Ashes to Ashes, Humus to Humus, and Humility 

Ashes to Ashes, Humus to Humus, and Humility  April 27, 2017

Humility. Everyone knows it’s a virtue, since its opposite is . . . what? hubris? Excessive pride? Well, anyway, something not good.

But what does humility look like? And—since its a virtue and therefore something good to have—how do we achieve it?

In an April 15, 2017 op-ed for the New York Times, Peter Wehner, a senior fellow at the Ethics and Public Policy Center, published an article titled “The Quiet Power of Humility.” Mr. Wehner praises humility, and opines that this virtue comes from modeling oneself on Christ.

This assertion comes as no surprise, since the think tank that Mr. Wehner is part of is, quote, “dedicated to applying the Judeo-Christian moral tradition to critical issues of public policy.”

In traditional Christian theology kenosis—a Greek word meaning “emptiness”—has come to describe the idea that God in the form of Jesus Christ, part of the Holy Trinity, “emptied” himself—at least partially—of divinity and became human to dwell among us.

The articulation of this theology occurs in the book of Philippians: But made himself of no reputation, and took upon him the form of a servant, and was made in the likeness of men” ( 2:7 King James Version).

If indeed Jesus was hanging out in heaven as part of the Trinity and made the decision to “empty” himself of omnipotence, that was an act of humbleness.

The Unitarian minister and scientist Joseph Priestly saw it another way—Jesus “humbled” himself in the Garden of Gethsemane when he made the decision to follow God’s wishes and suffer death.

From the Judeo- part of the tradition comes the words of the prophet Micah:

It hath been told thee, O man, what is good, and what the LORD doth require of thee: only to do justly, and to love mercy, and to walk humbly with thy God. (Mechon Mamre)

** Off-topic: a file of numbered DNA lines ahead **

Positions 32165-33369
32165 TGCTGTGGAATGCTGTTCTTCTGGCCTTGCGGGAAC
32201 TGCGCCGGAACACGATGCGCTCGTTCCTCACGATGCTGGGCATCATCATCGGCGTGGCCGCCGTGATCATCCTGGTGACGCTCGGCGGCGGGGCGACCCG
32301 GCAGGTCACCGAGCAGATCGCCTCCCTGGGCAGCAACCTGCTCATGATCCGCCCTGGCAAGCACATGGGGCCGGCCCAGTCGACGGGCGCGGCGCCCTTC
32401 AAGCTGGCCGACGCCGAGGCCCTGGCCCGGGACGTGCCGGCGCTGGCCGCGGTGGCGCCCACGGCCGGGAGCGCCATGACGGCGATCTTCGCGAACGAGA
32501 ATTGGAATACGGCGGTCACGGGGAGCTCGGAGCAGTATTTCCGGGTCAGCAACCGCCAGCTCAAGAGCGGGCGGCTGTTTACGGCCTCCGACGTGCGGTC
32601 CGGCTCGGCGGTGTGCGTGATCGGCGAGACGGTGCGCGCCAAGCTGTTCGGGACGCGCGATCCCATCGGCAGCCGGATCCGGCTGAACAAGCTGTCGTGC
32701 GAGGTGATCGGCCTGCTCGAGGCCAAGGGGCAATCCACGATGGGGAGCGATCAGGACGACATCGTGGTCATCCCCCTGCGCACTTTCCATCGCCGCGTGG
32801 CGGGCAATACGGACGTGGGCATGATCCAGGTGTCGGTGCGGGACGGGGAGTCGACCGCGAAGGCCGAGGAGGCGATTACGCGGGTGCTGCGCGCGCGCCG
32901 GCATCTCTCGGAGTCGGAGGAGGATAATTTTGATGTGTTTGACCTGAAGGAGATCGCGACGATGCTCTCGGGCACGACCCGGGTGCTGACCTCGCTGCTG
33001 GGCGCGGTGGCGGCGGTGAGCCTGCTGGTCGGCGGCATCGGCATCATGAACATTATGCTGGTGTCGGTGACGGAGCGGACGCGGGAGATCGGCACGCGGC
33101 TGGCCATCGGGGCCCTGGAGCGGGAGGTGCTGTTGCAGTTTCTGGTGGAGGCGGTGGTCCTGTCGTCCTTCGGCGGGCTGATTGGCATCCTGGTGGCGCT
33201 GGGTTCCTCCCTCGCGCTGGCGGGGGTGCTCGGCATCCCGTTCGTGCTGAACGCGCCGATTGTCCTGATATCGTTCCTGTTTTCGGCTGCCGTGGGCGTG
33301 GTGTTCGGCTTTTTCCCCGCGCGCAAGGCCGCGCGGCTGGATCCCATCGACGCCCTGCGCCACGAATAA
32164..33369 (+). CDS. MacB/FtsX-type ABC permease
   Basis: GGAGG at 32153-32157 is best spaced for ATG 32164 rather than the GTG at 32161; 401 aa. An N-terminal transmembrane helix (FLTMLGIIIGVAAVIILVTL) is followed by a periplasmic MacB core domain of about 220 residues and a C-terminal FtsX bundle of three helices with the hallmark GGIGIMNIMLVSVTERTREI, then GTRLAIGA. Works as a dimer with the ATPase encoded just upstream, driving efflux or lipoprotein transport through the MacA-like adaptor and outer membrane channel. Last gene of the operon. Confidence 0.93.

Those outside Mr. Wehner’s Judeo-Christian moral tradition believe in humbleness as well. The Nez Perce of the Pacific Northwest remind themselves, “Every animal knows more than you do.” A Zen adage reminds us, “When you see a fault in someone, go correct it in yourself.”

What is humility for a Humanist?

The English word “humility” comes from the Latin word humilitas. That word in turn derives from the Latin word for the earth, humus. Close to the earth. Grounded.

The English word “humble” is of the same origin.

The language is telling us the naturalistic meaning of the word: stay grounded; keep perspective; remember that you are part of the continuum of existence.

Do justly. Love mercy. Walk humbly. Since my “god” is nature, I’ll stay close to the humus and plan to rejoin the more undifferentiated molecules one day.

Humility. It’s about the compassion that comes from knowing you’re part of the flow. It’s about laughing at yourself and realizing we’re tribal animals, oh so dependent upon others. It’s about knowing the sun will burn out one day.

Humility. Religions teach it. But it goes deeper than that.

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